“Supply chain management has become more of a planning function than it was in the past, because we continue to successfully automate what was previously administrative work,” said Lorron. “Today, a logistics ‘maestro’ conducts, enabling the movement and connection of goods in the physical world. A maestro and the orchestra lead us to the discovery and refinement of improved methods of movement.”
With more complex data and visualization tools, the modern logistical orchestra can see and do more with a lot less effort. And, it’s Detroit that’s learning how to do this better than almost anywhere in the world.
“Once upon a time, paper transactions were king, a lot of paper was generated, and a lot of people spent their days processing it,” Lorron said. “Today, the paper that moves with goods is not the primary transaction flow. It’s only documentation of a digital transaction.”
Because of this, administrative and clerical jobs have given way to planning positions. And those planners benefit from new technology.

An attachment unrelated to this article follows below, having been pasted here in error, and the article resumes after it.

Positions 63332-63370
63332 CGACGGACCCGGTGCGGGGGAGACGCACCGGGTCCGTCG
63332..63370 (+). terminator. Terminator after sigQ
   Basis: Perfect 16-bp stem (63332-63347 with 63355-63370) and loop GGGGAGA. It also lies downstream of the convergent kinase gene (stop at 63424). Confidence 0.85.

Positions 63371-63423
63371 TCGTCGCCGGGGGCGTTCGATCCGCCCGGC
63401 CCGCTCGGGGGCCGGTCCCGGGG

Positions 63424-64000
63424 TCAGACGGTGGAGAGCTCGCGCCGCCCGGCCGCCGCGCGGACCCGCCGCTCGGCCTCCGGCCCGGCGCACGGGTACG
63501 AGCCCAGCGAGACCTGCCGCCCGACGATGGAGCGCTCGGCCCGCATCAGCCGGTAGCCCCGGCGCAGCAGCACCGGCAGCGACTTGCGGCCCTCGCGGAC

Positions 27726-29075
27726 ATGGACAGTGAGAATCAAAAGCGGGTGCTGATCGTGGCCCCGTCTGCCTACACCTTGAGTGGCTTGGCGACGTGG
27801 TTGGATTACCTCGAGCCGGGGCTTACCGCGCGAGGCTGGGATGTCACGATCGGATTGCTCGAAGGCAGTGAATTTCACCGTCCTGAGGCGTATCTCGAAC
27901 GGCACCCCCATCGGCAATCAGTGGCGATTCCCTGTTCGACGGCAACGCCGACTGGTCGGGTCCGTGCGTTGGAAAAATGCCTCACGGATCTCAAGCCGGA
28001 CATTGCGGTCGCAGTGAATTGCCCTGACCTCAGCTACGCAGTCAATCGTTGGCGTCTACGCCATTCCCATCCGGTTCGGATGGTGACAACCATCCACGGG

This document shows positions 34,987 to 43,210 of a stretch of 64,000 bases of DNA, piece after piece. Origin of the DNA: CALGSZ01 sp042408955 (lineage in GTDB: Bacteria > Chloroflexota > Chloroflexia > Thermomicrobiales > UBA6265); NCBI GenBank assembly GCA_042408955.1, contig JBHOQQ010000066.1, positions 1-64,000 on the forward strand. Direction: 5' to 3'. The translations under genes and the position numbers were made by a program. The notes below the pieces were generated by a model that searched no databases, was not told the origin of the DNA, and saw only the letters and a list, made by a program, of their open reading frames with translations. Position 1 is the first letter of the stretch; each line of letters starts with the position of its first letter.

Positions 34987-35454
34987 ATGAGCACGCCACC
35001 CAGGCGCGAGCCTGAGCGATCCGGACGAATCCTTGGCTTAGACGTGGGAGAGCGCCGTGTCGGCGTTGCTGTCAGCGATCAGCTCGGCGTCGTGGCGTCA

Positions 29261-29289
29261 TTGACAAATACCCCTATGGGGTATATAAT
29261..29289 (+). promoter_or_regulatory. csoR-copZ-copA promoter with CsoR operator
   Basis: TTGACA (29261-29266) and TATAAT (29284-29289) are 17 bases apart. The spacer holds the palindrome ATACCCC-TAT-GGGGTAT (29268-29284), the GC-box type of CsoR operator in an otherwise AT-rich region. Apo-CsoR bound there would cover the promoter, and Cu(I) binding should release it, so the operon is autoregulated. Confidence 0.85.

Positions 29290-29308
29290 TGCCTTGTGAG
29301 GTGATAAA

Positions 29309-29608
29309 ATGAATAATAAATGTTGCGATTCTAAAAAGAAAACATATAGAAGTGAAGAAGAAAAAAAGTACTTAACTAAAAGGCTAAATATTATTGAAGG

“Today software is available to handle network design and analysis,” said Lorron. “Sophisticated forecasting and supply chain management software helps us optimize the supply chains. Once, logistics analysts used manual calculators and industrial engineering to look at different supply chain scenarios – they completed analytical work based on basic cost modeling.”
Today, analysts identify better solutions and determine which of several alternatives is best using software optimization tools they run hourly, daily, and weekly.
Lorron played college football, where reading plays and calling audibles were mission critical. This is not just an interesting fact, but a backdrop to why Lorron sees firsthand Detroit’s capacity to dominate logistics. He stressed three mission-critical projects that need to be completed to make Detroit a once-again dominant player in logistics in the world: the Gordie Howe bridge, the Detroit Intermodal Freight Terminal, and the Continental Rail Gateway.
The latter two projects involve some uncertainty, while the Gordie Howe bridge is considered by most to be a sure thing — construction of the new bridge is expected to be finished by 2020. But Lorron, along with other prominent visionaries, want state officials and politicians to place an Elon-Musk-SpaceX level of push behind completing these needed infrastructure projects. Once realized, they would go a long way toward ensuring Detroit’s firm position in the evolutionary supply chain that not only connects Detroit to the rest of the country, but to the world.